The Iranian police arrested eight female fashion models in Tehran for posting pictures on Instagram without hijabs, the head of Tehran’s cybercrimes court said on state television.
The arrests were made under a two-year-old sting operation named “Spider II”, which targets, among others, models who post photos online without covering their hair with a hijab, which has been compulsory for women in public in Iran since the 1979 Islamic revolution.
It identified 170 people running online Instagram pages: 59 photographers and makeup artists, 58 models, 51 fashion salon managers and designers, and two active institutions, according to a statement from the special court.
“We found out that about 20 per cent of the (Iranian) Instagram feed is run by the modelling circle,” Javad Babaei said on state television late Sunday.
They have been “making and spreading immoral and un-Islamic culture and promiscuity”, he said.
Babaei said it was the judiciary’s duty to “confront those who committed these crimes in an organised manner.”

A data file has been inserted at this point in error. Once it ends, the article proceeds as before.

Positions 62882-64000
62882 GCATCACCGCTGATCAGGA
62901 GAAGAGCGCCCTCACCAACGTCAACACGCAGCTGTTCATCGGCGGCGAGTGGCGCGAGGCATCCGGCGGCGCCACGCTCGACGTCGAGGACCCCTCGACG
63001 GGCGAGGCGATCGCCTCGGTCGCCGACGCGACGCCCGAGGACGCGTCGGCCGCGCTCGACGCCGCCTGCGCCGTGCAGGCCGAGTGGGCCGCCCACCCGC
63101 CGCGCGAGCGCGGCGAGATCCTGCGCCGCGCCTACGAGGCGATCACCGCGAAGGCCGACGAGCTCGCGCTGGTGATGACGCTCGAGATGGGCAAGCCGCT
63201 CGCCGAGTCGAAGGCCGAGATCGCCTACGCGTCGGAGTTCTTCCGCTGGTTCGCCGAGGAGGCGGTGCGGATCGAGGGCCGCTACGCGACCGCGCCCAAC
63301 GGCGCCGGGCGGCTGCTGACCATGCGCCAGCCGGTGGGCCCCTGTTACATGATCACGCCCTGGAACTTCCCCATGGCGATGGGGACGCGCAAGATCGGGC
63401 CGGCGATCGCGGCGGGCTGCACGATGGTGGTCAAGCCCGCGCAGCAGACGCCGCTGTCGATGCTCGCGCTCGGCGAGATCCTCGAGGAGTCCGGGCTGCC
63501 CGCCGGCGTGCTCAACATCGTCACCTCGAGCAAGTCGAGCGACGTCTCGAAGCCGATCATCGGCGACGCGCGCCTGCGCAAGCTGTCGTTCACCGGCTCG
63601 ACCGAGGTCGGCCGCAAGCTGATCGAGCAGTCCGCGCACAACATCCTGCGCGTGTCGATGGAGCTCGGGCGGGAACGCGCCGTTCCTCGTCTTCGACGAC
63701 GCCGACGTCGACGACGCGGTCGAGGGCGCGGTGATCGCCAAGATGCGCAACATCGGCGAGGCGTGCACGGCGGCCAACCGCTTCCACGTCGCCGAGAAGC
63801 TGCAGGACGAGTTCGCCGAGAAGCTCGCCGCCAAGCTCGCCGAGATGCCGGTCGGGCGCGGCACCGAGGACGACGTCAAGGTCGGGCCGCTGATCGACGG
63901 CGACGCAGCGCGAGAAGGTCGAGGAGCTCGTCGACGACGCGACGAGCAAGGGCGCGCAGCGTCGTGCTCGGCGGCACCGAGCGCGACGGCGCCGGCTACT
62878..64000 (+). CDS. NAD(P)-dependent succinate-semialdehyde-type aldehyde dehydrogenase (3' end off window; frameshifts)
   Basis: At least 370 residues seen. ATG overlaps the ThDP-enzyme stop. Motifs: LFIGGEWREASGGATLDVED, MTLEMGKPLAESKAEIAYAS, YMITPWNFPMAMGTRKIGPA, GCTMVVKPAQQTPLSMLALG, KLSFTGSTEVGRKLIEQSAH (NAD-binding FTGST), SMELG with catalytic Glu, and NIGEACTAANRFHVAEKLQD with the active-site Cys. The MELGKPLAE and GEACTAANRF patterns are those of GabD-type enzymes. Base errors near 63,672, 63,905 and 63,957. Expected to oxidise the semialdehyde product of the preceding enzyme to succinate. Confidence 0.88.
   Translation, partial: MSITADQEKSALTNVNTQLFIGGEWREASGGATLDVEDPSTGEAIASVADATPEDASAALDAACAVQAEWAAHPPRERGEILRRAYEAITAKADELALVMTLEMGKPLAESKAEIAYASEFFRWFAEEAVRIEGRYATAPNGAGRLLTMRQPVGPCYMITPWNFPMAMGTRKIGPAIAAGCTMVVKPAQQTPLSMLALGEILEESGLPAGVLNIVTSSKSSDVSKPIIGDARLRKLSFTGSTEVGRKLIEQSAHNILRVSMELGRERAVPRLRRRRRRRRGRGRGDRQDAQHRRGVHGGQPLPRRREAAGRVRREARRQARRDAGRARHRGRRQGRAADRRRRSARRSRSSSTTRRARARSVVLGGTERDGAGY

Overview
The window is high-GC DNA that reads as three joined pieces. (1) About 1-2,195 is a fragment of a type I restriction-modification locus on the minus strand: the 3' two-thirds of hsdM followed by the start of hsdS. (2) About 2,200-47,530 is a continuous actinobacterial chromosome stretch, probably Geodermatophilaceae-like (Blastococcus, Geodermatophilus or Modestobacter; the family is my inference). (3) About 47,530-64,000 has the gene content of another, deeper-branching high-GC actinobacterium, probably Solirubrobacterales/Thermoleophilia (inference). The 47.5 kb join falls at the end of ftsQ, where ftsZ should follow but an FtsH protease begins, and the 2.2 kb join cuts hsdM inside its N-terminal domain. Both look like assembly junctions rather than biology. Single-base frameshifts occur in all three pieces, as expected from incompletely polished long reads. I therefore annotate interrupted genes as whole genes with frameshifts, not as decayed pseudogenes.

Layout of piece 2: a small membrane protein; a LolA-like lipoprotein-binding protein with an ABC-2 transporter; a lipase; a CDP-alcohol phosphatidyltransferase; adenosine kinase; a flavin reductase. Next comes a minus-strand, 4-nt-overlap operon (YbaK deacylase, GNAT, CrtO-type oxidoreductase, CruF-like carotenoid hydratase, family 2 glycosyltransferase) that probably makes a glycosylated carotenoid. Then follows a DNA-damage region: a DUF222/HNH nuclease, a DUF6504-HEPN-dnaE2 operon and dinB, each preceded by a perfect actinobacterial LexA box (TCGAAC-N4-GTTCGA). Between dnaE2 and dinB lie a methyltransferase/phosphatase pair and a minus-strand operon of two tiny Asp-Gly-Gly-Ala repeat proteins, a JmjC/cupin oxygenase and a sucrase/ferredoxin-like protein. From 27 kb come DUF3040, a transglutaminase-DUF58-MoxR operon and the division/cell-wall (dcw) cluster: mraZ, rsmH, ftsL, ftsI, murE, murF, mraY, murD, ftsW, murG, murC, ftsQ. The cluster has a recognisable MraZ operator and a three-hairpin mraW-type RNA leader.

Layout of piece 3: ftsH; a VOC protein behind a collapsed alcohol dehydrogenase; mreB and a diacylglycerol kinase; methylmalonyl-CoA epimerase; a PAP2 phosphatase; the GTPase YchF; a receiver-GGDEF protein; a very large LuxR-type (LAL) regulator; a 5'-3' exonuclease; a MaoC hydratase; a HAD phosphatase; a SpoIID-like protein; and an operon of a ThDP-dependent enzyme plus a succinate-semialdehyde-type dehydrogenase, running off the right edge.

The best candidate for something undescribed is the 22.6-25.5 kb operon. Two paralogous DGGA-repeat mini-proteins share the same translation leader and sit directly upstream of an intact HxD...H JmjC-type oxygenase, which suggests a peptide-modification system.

His comments followed a live “educational court session” on Sunday in which a former model said she had been earning money through the popular photosharing mobile application Instagram.
The average monthly income for a successful model is 100 million rials ($3,330), the woman, named Elham Arab, told Tehran’s prosecutor.
Instagram is extremely popular in Iran. Unlike Facebook, Twitter and YouTube which remain blocked, Instagram is accessible to Iranians.
In addition to the eight arrests, criminal cases have been opened against 21 other people, he said.
The sting operation has circled in on a database of over 300 popular Iranian Instagram accounts, Babaei said.
The crackdown seems to refer to the eight arrests announced by judiciary spokesman Gholam Hossein Mohseni-Ejeie in early March.
He reported the “arrest of eight models, some of whom were released on bail and some informed (of the law and freed).”
“Some of them had heavy charges like spreading prostitution and promoting corruption,” he said.